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Publication numberUS7522747 B2
Publication typeGrant
Application numberUS 11/050,043
Publication dateApr 21, 2009
Filing dateFeb 1, 2005
Priority dateMar 26, 2004
Fee statusPaid
Also published asEP1580075A2, EP1580075A3, US20050213794
Publication number050043, 11050043, US 7522747 B2, US 7522747B2, US-B2-7522747, US7522747 B2, US7522747B2
InventorsKoji Horibe
Original AssigneeOmron Corporation
Export CitationBiBTeX, EndNote, RefMan
External Links: USPTO, USPTO Assignment, Espacenet
Vehicle detection apparatus and method
US 7522747 B2
Abstract
A front-going vehicle is recognized by using a camera image from a camera for monitoring the front of one's own vehicle and detection data from a radar for detecting position of an object in front of one's own vehicle and distance to this object. A front-going vehicle is recognized among photographed objects with object images contained in the camera image by extracting images in a specified area inside the camera image centered around positions of objects in detection data from the radar, binarizing the extracted images, matching patterns between an image figure contained in the binarized image and reference images and judging an image figure as a figure of a front-going vehicle if it is concluded that this image figure matches one of the reference images over a specified percentage. The reference figures are of a specified pattern, having a horizontally elongated part with downward protrusions from both its end parts so as to resemble a back view of a vehicle.
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Claims(4)
1. A vehicle detection apparatus for using a camera image from a camera for monitoring the front of one's own vehicle and detection data from a radar for detecting position of an object in front of said own vehicle and distance to said object from said own vehicle to recognize a front-going vehicle among photographed objects; said vehicle detection apparatus comprising:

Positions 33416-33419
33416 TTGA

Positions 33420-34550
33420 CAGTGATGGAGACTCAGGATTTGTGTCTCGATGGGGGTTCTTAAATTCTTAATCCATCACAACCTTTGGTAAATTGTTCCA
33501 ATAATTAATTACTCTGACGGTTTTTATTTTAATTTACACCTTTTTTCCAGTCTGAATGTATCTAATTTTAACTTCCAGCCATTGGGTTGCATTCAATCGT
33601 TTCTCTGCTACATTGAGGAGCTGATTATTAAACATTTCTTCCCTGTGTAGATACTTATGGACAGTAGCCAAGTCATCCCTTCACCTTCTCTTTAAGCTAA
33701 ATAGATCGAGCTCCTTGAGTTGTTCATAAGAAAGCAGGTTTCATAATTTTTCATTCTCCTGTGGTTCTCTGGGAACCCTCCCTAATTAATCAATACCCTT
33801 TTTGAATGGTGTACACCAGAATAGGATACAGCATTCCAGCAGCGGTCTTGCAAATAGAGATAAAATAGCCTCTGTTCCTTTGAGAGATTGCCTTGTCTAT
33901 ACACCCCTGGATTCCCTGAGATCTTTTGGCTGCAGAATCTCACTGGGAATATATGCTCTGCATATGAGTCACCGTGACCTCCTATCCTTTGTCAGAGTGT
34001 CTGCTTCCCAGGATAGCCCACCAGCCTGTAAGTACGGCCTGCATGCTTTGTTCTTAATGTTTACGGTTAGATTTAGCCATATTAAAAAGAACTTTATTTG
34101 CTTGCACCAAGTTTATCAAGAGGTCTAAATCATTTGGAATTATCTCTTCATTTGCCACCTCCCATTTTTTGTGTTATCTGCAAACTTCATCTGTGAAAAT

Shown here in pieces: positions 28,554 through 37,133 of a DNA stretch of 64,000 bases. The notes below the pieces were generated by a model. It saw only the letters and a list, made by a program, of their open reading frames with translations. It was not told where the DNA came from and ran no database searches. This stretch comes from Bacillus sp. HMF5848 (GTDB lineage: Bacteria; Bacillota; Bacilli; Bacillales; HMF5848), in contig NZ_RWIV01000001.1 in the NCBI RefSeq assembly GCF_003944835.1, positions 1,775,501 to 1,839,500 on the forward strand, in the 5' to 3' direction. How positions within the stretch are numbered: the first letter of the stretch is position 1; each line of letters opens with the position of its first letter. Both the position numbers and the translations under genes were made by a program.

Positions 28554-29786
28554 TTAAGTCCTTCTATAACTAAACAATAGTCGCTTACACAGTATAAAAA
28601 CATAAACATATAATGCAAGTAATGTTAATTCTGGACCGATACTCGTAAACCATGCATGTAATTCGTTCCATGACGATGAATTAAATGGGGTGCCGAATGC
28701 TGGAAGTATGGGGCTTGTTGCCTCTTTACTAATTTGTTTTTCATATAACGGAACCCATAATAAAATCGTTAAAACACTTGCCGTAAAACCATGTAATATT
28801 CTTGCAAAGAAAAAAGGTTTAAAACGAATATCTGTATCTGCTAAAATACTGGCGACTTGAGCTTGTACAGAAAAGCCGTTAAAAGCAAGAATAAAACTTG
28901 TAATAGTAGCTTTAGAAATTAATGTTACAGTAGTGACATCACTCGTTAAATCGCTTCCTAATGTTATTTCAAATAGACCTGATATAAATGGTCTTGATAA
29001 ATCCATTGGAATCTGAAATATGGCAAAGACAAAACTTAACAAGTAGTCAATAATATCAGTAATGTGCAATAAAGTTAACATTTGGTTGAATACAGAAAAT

a memory;
registering means for preliminarily registering in said memory reference images each with a size corresponding to the distance to said object, each of said reference images having a horizontally elongated part with downward protrusions that protrude only downward from both end parts of said horizontally elongated part and having no upward protrusions that protrude upward from said horizontally elongated part;
image extracting means for extracting images in a specified area inside said camera image centered around positions of objects in the detection data from said radar;
binarization means for binarizing the extracted images by said image extracting means;
matching means for matching patterns between an image figure contained in the binarized image and said reference images to look up one of said reference images with a size matching a detected distance; and
judging means for judging an image figure as a figure of a front-going vehicle if said matching means concludes that said image figure matches one of said reference images over a specified percentage.
2. A method of using a camera image from a camera for monitoring the front of one's own vehicle and detection data from a radar for detecting position of an object in front of said own vehicle and distance to said object from said own vehicle to recognize a front-going vehicle among photographed objects, said method comprising the steps of:
using a processor to perform the steps of:
preliminarily registering in a memory a plurality of reference images each with a size corresponding to the distance to said object, each of said reference images having a horizontally elongated part with downward protrusions that protrude only downward from both end parts of said horizontally elongated part and having no upward protrusions that protrude upward from said horizontally elongated part;
extracting images in a specified area inside said camera image centered around positions of objects in the detection data from said radar;
binarizing the extracted images;
matching patterns between an image figure contained in the binarized image and reference images to look up one of said reference images with a size matching a detected distance; and
judging an image figure as a figure of a front-going vehicle if it is concluded by the step of matching that said image figure matches one of said reference images over a specified percentage.
3. The vehicle detection apparatus of claim 1 wherein said specified area is smaller than said camera image.
4. The method of claim 2 wherein said specified area is smaller than said camera image.
Description

Priority is claimed on Japanese Patent Application 2004-093614 filed Mar. 26, 2004.